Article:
NCPA - National Center for Policy Analysis

Will Greenspan Prick the Internet Stock Bubble?

January 19, 2000

Last week, Federal Reserve Board Chairman Alan Greenspan warned again of a stock market bubble. He said the rise in the stock market is creating unsustainable imbalances.

Says Greenspan, "Through the so-called 'wealth effect,' these gains have tended to foster increases in aggregate demand beyond the increases in supply. It is this imbalance between growth of supply and growth of demand that contains the potential seeds of rising inflationary and financial pressures that could undermine the current expansion."

John Makin of the American Enterprise Institute thinks the Fed eventually will prick the stock market bubble, leaving investors with higher debts and fewer assets. At that point, there will be a liquidation and the inevitable recession.

History certainly supports Makin. In 1928, the Fed worried that a stock market bubble was undermining economic and financial stability. And, like today's Fed, it sought to engineer a soft landing by gradually raising interest rates.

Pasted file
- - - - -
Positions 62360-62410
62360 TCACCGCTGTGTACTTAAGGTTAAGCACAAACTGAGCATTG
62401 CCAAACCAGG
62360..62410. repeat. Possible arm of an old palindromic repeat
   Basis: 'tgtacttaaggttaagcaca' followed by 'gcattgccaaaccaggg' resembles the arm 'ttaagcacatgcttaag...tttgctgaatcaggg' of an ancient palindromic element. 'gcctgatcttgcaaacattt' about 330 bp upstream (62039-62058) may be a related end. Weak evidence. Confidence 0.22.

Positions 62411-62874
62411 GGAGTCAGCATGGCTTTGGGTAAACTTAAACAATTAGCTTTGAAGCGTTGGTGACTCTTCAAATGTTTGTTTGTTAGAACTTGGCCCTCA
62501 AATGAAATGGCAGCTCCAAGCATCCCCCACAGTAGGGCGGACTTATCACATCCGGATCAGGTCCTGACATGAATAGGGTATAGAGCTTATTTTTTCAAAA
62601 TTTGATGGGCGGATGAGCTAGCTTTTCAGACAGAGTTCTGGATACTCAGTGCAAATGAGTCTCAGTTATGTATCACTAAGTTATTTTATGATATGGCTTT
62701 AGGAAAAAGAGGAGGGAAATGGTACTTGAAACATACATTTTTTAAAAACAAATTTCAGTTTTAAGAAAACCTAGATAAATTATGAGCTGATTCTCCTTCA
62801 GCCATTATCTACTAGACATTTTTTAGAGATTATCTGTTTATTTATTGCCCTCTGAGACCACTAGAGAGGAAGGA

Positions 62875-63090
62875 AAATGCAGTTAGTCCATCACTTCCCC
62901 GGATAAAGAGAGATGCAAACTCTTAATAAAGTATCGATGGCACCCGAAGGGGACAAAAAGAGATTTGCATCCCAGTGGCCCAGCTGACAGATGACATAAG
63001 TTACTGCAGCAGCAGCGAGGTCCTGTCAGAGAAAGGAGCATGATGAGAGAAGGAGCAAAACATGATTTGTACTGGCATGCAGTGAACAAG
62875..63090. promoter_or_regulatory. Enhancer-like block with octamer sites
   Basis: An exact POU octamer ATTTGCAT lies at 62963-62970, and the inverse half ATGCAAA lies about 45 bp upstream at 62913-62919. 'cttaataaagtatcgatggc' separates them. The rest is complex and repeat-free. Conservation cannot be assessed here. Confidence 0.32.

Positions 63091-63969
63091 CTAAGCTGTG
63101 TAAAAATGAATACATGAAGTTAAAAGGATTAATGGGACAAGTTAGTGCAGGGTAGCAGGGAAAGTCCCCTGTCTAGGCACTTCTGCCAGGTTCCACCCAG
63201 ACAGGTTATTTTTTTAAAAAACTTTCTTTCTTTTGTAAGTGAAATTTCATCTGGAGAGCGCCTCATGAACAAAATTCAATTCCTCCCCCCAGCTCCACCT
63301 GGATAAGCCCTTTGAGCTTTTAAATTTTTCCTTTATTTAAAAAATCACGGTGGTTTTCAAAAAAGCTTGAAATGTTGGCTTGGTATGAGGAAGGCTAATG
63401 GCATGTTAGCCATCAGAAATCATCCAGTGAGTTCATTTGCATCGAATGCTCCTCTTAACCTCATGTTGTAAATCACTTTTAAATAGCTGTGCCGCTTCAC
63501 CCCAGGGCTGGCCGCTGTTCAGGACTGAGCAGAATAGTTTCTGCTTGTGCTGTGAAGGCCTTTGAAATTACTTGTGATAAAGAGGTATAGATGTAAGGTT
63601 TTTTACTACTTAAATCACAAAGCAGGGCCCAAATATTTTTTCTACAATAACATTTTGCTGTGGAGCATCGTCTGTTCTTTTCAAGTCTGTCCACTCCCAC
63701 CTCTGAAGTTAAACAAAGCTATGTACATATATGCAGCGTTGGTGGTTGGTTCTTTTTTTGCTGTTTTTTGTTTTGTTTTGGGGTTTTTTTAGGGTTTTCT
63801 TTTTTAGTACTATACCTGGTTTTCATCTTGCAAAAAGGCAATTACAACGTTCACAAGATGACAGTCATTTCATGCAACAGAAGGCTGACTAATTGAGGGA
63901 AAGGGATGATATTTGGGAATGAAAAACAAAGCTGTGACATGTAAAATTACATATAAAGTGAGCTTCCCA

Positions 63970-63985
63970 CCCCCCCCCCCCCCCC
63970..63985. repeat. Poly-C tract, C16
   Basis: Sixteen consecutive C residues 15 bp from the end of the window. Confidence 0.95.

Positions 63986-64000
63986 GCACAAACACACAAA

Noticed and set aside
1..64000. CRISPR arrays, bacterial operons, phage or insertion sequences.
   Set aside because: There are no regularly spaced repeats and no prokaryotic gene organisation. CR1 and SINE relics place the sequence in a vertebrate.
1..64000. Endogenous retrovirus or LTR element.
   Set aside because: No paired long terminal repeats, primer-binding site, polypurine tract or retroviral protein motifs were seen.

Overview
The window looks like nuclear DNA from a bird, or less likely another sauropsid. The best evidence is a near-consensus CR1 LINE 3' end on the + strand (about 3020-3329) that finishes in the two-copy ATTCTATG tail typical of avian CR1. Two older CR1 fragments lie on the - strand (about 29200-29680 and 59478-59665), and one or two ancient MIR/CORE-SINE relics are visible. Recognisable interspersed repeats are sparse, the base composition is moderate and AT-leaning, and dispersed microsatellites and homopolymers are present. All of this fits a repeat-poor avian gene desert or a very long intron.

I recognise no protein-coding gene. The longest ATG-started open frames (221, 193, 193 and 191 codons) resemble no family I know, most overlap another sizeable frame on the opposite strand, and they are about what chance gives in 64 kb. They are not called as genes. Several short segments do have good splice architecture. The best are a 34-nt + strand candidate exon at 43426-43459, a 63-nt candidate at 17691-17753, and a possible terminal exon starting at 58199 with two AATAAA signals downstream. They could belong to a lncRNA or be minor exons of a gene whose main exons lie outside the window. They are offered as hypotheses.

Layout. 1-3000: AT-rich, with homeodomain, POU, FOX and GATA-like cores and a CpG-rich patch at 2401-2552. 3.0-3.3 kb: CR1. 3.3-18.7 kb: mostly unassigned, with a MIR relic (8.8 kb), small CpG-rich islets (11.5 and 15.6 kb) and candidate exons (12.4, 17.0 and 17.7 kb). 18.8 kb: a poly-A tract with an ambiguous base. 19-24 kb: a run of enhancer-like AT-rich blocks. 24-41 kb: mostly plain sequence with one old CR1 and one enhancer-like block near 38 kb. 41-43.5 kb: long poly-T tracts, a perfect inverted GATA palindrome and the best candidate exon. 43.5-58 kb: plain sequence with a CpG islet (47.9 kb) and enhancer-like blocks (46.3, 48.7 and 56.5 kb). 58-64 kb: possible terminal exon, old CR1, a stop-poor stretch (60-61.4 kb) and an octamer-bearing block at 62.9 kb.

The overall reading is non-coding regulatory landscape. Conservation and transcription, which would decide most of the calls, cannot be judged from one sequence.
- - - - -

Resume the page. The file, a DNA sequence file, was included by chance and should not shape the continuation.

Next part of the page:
Ironically, as the Fed restricted credit, it actually pushed the stock market higher: the available credit flowed into the one place where returns were great enough to cover the higher borrowing costs -- the stock market. Consequently, the real sector of the economy (manufacturing and agriculture) was even more starved for credit. When it faltered, leading to lower profits and dividends, the financial sector collapsed.

The stock market bubble may have been bound to burst with a major correction. But such a naturally occurring revaluation of stock prices would have had only a temporary economic impact. The Fed's active intervention had disastrous consequences on the economy as a whole.

There is a bubble for Internet stocks, but the market as a whole is not grossly overvalued. Traditional businesses are only beginning to reap the benefits of efficiency and productivity computers and the Internet have to offer. Thus while Internet stocks may take a big fall when expected profits fail to emerge, traditional businesses should see increased profitability.

Source: Bruce Bartlett, senior fellow, National Center for Policy Analysis, January 19, 2000.


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